Advice I would give to someone starting out in the craft fair business would be to shop around for the craft fair shows that work for you and don’t over book yourself. If you don’t feel like you can have a quality and high quantity inventory for a show, pass it up for a future show so you are prepared.
Do you have a checklist or other organizational tools you use when you do shows?
I do use a checklist to make sure I have all of the things I need at a show. That does include my list of organizational items, such as an inventory list, paper, stapler, tape, order forms, bags, pens, displays, credit card reader and many other items used. A sales record sheet that includes the item sold, the price it was sold for, time of sale and whether they paid with a credit card or cash is also a must. This helps you keep track of sales and let you know at the end of the day whether the show was successful and what the busy times were, in case you might need help next year.
Do you have any great marketing suggestions?
As someone who has also organized craft fairs in the past, I do have a list of marketing tools that work best. Facebook events are a great tool, because they do the work for you once the event is created. Facebook sends out reminders the day of the event to anyone that has marked their interest in your event. Spending a small amount to advertise an event can go a long way. Signs advertising your show leading up to the show are always a great way to get the word out as well and having larger signs the day of the show is a must. Not everyone uses social media and a lot of your shoppers will be people who just drive by. If you are doing an event as a vendor and the organizer is not using any of your vendor fees for advertising then the organizer is not using your money wisely. Yes, you also should self-advertise when you are a vendor, but you cannot be the only one advertising the show.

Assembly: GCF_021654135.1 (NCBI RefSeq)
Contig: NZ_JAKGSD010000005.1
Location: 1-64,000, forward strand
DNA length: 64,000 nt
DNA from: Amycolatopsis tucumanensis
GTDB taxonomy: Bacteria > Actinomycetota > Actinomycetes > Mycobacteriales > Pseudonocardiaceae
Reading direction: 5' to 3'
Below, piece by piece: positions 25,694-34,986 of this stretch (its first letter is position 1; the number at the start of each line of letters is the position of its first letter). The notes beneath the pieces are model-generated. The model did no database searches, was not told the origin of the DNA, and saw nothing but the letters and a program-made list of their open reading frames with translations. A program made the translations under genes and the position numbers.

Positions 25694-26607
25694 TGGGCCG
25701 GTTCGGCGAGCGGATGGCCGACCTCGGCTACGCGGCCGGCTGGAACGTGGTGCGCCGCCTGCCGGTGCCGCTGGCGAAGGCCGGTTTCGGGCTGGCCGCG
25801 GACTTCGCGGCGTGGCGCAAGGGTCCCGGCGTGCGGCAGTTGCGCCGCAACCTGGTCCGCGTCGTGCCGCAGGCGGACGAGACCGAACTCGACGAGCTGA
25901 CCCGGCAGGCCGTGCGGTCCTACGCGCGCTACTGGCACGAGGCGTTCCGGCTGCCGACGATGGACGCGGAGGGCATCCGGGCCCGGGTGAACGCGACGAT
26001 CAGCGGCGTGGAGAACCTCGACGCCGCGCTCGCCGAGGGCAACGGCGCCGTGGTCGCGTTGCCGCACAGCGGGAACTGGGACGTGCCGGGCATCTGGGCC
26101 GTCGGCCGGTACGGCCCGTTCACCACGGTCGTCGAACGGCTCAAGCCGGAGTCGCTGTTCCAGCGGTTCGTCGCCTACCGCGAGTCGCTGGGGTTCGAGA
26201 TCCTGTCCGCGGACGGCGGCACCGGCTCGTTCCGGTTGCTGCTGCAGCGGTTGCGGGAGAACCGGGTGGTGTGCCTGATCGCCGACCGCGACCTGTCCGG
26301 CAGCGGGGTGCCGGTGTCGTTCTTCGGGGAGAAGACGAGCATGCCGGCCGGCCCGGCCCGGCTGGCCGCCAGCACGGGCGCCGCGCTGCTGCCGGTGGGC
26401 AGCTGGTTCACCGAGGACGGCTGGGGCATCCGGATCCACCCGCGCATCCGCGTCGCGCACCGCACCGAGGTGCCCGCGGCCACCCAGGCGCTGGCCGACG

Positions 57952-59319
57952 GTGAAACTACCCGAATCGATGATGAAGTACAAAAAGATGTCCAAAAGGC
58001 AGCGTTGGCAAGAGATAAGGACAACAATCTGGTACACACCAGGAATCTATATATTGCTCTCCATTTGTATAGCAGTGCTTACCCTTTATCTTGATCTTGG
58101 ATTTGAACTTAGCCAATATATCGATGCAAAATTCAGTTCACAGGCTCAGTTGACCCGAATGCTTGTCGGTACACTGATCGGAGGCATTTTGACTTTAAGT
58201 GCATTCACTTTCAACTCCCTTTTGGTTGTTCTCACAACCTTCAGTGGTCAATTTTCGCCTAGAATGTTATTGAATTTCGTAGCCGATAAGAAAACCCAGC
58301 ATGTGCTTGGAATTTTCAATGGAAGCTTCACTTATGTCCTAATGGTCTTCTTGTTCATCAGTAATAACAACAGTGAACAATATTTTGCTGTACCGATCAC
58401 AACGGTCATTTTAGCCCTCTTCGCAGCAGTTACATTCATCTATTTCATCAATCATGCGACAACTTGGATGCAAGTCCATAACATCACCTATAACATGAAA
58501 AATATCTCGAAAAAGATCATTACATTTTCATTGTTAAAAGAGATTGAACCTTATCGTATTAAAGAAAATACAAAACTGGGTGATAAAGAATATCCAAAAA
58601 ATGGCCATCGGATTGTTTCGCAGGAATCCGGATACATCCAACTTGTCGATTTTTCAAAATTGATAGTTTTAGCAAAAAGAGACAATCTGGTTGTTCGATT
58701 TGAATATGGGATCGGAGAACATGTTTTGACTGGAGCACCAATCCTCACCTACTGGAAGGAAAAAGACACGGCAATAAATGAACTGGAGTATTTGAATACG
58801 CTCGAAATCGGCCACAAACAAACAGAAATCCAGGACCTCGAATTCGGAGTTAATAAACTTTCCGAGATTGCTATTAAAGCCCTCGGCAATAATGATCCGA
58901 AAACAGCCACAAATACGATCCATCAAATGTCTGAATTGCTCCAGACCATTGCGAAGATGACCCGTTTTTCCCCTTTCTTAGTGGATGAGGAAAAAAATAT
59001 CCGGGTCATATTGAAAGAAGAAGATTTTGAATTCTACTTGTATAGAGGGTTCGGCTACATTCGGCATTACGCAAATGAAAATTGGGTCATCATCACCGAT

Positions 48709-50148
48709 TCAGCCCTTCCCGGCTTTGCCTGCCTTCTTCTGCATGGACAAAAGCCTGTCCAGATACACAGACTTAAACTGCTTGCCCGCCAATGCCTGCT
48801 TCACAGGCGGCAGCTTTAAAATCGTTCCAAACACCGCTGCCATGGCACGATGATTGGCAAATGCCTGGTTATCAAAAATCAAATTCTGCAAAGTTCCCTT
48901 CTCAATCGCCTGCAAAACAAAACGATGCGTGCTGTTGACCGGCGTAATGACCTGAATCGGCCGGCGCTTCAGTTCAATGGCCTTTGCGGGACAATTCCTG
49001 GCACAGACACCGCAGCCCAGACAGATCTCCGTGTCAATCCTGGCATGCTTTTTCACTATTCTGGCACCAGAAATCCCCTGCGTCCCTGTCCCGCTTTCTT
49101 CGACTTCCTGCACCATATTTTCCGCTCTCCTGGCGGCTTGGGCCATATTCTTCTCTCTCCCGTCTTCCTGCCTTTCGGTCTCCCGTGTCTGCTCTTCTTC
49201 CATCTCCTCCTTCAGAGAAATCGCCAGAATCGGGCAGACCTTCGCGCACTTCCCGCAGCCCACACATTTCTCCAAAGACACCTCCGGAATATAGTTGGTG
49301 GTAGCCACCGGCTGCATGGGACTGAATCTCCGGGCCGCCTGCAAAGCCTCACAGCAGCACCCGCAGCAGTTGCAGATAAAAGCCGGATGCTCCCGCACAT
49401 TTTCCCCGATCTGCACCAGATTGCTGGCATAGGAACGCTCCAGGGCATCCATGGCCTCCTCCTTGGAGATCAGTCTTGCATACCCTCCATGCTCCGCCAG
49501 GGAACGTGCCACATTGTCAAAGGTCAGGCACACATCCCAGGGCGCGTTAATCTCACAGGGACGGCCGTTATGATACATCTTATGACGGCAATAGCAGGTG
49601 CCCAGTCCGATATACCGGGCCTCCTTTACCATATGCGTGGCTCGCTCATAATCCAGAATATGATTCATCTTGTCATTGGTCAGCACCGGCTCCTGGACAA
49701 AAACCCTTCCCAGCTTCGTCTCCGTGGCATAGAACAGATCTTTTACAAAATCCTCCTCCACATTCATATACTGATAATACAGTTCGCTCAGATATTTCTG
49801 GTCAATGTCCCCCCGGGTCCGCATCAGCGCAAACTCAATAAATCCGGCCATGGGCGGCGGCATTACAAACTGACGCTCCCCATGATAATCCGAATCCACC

Where do you sell your work besides shows.
Along with the 20+ events I do per year, I also sell my coasters and ornaments in two different stores around town, Something Different inside of Coronado Mall and the new The Breaking Bad Store ABQ in Old Town. I also sell quite a bit using Facebook Marketplace. They have made it very easy to accept payments and meet your buyers around town. You just have to be safe when meeting strangers, always meet during the day at a public meeting spot!
Tell us a little about yourself.
I was born and raised in the Albuquerque area. I have always been creative. My mother always taught me to think outside the box creatively. My favorite craft quote is, ” This is not a mess laying around, it’s ideas!”
I have been married for twelve years this coming March. We have two beautiful daughters who are also very artistic! I have been participating in craft fairs since 2001 with a large variety of items. When I get bored with making the same things, I move on to a new craft!
My creativity is not limited to my crafts, I have also designed and made our family’s Halloween costumes for the last nine years. I look forward to continuing to participate in craft fairs in the Albuquerque area for years to come! Can’t wait to see some of you around town.